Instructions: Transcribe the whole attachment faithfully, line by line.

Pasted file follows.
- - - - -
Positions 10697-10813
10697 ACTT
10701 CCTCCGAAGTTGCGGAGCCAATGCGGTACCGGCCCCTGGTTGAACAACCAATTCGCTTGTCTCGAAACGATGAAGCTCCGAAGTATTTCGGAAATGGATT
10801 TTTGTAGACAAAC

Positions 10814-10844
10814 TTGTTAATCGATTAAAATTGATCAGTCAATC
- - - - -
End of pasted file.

Positions 10697-10813
10697 ACTT
10701 CCTCCGAAGTTGCGGAGCCAATGCGGTACCGGCCCCTGGTTGAACAACCAATTCGCTTGTCTCGAAACGATGAAGCTCCGAAGTATTTCGGAAATGGATT
10801 TTTGTAGACAAAC

Positions 10814-10844
10814 TTGTTAATCGATTAAAATTGATCAGTCAATC